Friday, 9 October 2009

Winterize your Roses

Remove all old mulch from under and around the roses; it might harbor insect eggs or disease spores from infected fallen leaves. Just before the first hard, or killing, frost of the season, spread fresh mulch of wood chips, shredded bark, or chopped leaves around the base of the plant, extending as far out as the branch tips. Wait until after the ground freezes to spread the mulch if rodents are a problem in the yard. Mice, especially, like to build their nests in mulch. Water the rose well, especially if it's been through a dry summer.

 Rosal "Grootendorst" Rosa; Pink Grootendorst.
This Rose is wonderful for winter care. It was cultured at the University of Manitoba (U of Man) Winnipeg

Once the ground freezes, it's time to add more mulch. If you live in an area with relatively mild winters, simply mound the mulch over the plant crown 6 to 12 inches up the canes. This insulates the soil to maintain an even temperature in spite of the normal alternating winter freezes and thaws. This thick mulch is especially important when there is no reliable snow cover to protect plants. If winter temperatures often drop well below zero, build the mount of mulch, then add more material after every freeze to make the mound higher. Eventually the mulch should virtually cover the bush. Sometimes it's easier to enclose the shrub in a cylinder and fill it with mulch.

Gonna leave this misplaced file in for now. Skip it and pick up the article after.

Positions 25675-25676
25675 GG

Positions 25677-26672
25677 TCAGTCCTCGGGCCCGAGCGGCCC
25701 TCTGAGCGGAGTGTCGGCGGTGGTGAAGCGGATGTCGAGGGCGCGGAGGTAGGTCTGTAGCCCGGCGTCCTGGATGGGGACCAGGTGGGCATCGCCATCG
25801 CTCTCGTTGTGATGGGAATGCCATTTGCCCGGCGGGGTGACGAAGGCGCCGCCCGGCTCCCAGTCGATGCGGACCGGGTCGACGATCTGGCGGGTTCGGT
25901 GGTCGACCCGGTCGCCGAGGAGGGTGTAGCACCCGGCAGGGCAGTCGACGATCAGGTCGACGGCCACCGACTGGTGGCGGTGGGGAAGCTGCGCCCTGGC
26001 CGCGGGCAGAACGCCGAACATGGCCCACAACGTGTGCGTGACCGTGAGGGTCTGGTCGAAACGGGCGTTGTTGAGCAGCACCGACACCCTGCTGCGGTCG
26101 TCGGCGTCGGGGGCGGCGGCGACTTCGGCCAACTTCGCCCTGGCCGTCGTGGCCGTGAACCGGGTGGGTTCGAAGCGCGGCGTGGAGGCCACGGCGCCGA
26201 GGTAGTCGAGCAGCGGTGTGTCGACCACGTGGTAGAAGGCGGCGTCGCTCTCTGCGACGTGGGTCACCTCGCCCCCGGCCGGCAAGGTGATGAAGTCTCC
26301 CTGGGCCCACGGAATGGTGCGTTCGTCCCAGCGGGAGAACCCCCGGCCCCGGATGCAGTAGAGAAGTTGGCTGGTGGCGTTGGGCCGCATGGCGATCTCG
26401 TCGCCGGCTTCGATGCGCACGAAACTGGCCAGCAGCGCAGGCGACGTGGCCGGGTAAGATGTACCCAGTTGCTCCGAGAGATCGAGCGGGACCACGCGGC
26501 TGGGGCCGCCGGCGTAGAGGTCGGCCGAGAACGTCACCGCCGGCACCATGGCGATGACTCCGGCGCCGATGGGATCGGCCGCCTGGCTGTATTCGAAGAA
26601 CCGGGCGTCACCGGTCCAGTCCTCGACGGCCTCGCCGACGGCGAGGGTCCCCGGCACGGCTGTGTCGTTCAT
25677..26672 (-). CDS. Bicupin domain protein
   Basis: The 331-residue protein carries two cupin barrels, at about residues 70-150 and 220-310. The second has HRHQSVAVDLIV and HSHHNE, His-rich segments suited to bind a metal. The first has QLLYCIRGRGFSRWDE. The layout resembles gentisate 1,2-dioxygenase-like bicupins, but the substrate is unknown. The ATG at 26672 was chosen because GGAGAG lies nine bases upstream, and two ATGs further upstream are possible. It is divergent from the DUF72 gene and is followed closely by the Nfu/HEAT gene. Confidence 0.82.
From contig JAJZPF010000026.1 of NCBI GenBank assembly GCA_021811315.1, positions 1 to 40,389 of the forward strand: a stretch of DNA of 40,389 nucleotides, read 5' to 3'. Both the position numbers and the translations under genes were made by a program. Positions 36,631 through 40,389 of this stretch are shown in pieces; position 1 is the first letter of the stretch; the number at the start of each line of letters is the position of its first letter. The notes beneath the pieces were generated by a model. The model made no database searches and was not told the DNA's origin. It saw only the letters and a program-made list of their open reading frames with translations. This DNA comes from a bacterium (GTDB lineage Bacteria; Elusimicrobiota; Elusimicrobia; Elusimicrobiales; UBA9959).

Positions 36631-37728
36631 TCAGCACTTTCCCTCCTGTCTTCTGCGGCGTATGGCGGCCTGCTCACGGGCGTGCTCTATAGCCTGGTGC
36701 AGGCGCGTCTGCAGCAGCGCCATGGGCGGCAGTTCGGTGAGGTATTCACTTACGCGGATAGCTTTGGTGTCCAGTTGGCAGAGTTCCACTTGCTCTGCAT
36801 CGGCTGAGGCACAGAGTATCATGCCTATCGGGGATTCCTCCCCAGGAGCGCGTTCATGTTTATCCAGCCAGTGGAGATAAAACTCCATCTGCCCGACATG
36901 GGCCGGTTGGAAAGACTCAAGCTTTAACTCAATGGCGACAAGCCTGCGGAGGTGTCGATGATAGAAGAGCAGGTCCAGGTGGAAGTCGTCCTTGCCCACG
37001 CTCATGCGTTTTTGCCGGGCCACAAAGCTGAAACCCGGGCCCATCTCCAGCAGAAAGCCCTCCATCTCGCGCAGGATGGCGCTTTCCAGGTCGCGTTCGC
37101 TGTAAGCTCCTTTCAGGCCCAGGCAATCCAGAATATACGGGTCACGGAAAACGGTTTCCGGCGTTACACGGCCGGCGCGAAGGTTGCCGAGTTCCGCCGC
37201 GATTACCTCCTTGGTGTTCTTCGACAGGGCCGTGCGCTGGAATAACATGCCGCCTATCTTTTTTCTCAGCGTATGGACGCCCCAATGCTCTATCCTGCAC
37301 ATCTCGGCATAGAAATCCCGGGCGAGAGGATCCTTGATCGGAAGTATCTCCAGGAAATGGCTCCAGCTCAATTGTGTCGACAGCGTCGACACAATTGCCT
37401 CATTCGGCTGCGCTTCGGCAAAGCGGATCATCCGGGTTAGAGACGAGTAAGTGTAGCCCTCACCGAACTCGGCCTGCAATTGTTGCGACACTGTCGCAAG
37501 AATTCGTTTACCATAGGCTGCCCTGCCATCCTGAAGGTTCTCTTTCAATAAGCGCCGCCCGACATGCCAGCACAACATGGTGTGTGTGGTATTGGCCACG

Side Note, Morden Roses are part of the Parkland Rose group. Explorer Roses where cultivated at Carlton University, Ottawa are a different group but also Canadian. Both groups are the best for Canada. Really no fuss to winter and great in summer.

1 comment:

  1. alas...we have no pretty pink or even red rose bushes sonny...we do have a small yellow rose bush and also some nice rose of sharon's on the side of our house but we never really have the advantage of seeing them...our neighbors do.
    i can hardly wait when spring comes and our lilac bushes bud and then bloom...they are so pretty and so full of nice terry